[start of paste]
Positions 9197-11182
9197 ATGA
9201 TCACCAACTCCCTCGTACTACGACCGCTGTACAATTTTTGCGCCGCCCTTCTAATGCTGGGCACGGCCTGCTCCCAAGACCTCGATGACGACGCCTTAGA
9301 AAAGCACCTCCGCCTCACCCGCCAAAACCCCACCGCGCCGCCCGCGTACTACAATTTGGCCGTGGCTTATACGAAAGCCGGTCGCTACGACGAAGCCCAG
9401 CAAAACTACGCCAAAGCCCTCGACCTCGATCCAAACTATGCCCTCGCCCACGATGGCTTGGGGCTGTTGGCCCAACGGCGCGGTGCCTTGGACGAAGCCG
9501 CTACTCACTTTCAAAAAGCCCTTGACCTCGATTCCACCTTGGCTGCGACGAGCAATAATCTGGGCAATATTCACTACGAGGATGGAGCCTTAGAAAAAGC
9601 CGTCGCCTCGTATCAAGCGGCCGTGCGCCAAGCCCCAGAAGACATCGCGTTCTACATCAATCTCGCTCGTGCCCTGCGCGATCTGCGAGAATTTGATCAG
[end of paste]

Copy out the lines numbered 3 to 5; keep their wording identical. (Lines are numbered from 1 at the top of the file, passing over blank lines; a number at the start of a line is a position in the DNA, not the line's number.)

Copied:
9201 TCACCAACTCCCTCGTACTACGACCGCTGTACAATTTTTGCGCCGCCCTTCTAATGCTGGGCACGGCCTGCTCCCAAGACCTCGATGACGACGCCTTAGA
9301 AAAGCACCTCCGCCTCACCCGCCAAAACCCCACCGCGCCGCCCGCGTACTACAATTTGGCCGTGGCTTATACGAAAGCCGGTCGCTACGACGAAGCCCAG
9401 CAAAACTACGCCAAAGCCCTCGACCTCGATCCAAACTATGCCCTCGCCCACGATGGCTTGGGGCTGTTGGCCCAACGGCGCGGTGCCTTGGACGAAGCCG